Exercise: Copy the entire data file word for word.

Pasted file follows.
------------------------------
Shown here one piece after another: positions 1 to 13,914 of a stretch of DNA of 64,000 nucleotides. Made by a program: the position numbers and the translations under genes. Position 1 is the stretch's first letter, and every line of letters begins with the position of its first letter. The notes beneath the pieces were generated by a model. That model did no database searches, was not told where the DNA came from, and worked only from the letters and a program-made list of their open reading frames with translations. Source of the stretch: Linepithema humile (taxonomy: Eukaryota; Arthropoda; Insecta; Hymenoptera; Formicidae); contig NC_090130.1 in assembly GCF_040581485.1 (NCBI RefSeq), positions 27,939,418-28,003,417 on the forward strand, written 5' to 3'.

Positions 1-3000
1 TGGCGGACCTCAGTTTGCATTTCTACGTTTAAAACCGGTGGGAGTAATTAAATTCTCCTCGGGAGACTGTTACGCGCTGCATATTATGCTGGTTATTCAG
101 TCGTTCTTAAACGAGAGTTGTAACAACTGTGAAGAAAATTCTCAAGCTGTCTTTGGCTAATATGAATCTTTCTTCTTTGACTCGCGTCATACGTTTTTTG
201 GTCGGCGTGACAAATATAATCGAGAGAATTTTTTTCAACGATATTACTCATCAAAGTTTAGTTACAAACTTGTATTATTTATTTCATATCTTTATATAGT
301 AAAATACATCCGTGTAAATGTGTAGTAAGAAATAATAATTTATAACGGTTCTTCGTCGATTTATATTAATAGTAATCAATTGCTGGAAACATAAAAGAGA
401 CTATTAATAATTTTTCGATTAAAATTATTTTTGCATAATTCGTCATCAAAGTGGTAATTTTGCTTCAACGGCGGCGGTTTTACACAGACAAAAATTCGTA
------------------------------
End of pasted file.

Shown here one piece after another: positions 1 to 13,914 of a stretch of DNA of 64,000 nucleotides. Made by a program: the position numbers and the translations under genes. Position 1 is the stretch's first letter, and every line of letters begins with the position of its first letter. The notes beneath the pieces were generated by a model. That model did no database searches, was not told where the DNA came from, and worked only from the letters and a program-made list of their open reading frames with translations. Source of the stretch: Linepithema humile (taxonomy: Eukaryota; Arthropoda; Insecta; Hymenoptera; Formicidae); contig NC_090130.1 in assembly GCF_040581485.1 (NCBI RefSeq), positions 27,939,418-28,003,417 on the forward strand, written 5' to 3'.

Positions 1-3000
1 TGGCGGACCTCAGTTTGCATTTCTACGTTTAAAACCGGTGGGAGTAATTAAATTCTCCTCGGGAGACTGTTACGCGCTGCATATTATGCTGGTTATTCAG
101 TCGTTCTTAAACGAGAGTTGTAACAACTGTGAAGAAAATTCTCAAGCTGTCTTTGGCTAATATGAATCTTTCTTCTTTGACTCGCGTCATACGTTTTTTG
201 GTCGGCGTGACAAATATAATCGAGAGAATTTTTTTCAACGATATTACTCATCAAAGTTTAGTTACAAACTTGTATTATTTATTTCATATCTTTATATAGT
301 AAAATACATCCGTGTAAATGTGTAGTAAGAAATAATAATTTATAACGGTTCTTCGTCGATTTATATTAATAGTAATCAATTGCTGGAAACATAAAAGAGA
401 CTATTAATAATTTTTCGATTAAAATTATTTTTGCATAATTCGTCATCAAAGTGGTAATTTTGCTTCAACGGCGGCGGTTTTACACAGACAAAAATTCGTA